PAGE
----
Millions of people in the EU are facing challenges with energy bills and the ongoing energy crisis has worsened the situation for the most vulnerable.
With the latest review on energy poverty and the event on Energizing Equity, the topic is one of the major themes on EAPN’s agenda.
During our last event “Energizing Equity: Uniting Voices to Confront Energy Poverty for a Just Transition” in July – organized by EAPN and hosted by the EESC – we took a closer look at energy poverty in the context of the green transition and the cost-of-living crisis. A just transition needs to emphasize social equity, workers’ rights, community engagement, gender equity, digital gaps and environmental sustainability by promoting a holistic approach to affordable energy access and transition.
We provided a platform for an open dialogue and knowledge exchange, focusing on the experiences and voices of individuals affected by energy poverty.
The speakers highlighted the following remarks:
- “Energy poverty is a multidimensional and multifaceted phenomenon.”
- “Children are disproportionally affected: it is impossible to bring up healthy children without child benefits and support for the green transition.”
- “How can everyone benefit from the renovation wave? People in energy poverty must be prioritized. There are very shallow renovation waves to get to the energy targets by 2030 nor at the level of ambition to shield the most vulnerable from high energy bills.”
- “The polluter pays principle: this must be applied in a socially responsible way.”
- “We need to see sustainability in its broadest sense including social and economic sustainability because one cannot go without the other.”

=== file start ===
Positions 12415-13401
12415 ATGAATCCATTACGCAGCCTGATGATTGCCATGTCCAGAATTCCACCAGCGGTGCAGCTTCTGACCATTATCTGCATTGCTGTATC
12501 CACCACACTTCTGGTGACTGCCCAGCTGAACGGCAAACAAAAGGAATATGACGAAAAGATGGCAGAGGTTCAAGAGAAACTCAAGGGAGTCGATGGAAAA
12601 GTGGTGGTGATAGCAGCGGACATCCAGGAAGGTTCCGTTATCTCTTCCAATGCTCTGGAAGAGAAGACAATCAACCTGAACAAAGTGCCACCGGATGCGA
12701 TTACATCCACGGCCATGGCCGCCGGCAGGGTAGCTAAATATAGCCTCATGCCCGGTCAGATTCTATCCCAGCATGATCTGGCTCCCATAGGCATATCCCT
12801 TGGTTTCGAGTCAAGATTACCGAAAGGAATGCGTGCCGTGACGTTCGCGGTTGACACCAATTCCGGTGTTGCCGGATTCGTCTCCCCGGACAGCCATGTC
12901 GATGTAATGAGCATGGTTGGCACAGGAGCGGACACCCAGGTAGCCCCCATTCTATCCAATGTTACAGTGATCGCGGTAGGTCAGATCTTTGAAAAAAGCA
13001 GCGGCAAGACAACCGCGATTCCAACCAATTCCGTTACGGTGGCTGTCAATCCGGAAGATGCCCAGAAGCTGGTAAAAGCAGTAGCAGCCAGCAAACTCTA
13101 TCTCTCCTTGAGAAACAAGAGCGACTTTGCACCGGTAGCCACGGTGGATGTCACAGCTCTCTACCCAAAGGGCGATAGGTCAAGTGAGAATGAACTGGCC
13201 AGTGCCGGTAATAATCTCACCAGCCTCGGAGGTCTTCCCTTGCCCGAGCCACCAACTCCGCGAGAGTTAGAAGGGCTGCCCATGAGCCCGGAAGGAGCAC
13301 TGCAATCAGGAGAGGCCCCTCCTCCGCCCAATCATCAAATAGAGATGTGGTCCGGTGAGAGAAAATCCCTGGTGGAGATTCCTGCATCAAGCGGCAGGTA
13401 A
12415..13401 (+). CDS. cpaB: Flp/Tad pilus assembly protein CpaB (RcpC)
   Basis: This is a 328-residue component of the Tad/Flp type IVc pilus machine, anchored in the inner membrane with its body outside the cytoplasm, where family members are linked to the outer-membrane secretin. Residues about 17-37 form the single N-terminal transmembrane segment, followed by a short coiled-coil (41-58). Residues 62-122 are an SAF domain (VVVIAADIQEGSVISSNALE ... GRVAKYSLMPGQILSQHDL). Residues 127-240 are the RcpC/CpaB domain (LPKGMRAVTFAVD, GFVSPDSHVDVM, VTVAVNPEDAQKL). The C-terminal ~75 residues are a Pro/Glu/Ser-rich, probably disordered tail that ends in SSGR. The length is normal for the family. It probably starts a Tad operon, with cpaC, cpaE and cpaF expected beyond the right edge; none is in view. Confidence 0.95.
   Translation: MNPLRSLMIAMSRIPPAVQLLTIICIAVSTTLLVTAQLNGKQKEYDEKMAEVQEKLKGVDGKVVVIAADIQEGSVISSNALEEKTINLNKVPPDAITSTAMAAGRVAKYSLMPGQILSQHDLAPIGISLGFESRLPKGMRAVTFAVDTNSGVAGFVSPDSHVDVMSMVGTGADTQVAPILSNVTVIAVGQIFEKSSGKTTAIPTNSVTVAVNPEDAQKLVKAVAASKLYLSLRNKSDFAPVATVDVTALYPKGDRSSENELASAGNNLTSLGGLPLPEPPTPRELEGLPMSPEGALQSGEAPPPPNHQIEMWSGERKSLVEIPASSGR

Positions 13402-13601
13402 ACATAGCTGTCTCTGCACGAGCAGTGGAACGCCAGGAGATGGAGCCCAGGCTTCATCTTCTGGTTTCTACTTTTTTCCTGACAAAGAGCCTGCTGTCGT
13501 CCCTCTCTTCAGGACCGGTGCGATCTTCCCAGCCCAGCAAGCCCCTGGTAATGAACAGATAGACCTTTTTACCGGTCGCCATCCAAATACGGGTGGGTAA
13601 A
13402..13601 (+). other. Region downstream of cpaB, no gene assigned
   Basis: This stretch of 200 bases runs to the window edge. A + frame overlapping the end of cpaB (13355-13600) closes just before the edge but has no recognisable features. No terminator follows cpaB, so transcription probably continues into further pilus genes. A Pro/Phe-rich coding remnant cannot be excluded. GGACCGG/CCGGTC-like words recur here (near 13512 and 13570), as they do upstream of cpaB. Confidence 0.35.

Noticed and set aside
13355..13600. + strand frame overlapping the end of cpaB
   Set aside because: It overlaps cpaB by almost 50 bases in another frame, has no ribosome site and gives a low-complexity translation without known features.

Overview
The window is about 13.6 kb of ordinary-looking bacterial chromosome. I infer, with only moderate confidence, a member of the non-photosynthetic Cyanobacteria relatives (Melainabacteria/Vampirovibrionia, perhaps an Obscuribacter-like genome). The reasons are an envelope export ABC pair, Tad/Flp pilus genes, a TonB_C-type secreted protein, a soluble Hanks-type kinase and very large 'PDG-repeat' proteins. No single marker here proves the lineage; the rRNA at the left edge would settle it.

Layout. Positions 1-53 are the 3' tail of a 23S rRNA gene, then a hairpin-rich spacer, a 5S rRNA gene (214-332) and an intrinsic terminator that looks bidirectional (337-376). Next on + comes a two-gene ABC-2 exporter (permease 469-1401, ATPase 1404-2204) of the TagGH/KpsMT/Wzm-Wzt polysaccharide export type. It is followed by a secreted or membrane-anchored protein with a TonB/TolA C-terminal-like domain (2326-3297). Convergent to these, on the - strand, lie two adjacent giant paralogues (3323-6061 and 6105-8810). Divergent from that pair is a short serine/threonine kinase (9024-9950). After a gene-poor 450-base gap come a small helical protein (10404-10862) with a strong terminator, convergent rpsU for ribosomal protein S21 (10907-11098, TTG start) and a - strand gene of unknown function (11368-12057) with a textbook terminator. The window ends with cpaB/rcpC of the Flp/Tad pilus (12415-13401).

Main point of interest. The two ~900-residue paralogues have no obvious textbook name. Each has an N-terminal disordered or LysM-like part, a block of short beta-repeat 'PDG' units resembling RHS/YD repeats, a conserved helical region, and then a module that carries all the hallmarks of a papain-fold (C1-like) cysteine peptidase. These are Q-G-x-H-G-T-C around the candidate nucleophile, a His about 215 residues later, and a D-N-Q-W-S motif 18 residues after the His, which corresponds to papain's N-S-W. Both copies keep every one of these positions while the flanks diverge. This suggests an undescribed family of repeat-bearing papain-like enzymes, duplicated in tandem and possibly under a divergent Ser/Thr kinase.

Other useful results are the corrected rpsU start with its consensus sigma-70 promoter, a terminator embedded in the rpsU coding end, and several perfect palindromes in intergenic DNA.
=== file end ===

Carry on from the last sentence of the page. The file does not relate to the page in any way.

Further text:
- “The main crucial point is when we talk about social rights: these must be a main priority for Member States because it stabilizes in times of crises. Member States must invest in this for our future.”
- “Energy poverty is only one aspect, we also need to talk about housing and food. We need the green transition to be a success for everyone. We should not wait for political solutions, we should also act. We are also actors of change.”
- “If we look at the current framework, the approach does not have enough room for social investment. We call for investments in green transition and social investment to be excluded from the 3% GDP rule.”
- “We need a national and European response that takes all these dimensions into account, one that takes people’s opinions and expertise into consideration.”
- “It’s time to radically change the way we approach the topic and really engage people who pay the highest price in terms of exclusion and poverty.”
Watch the full recording: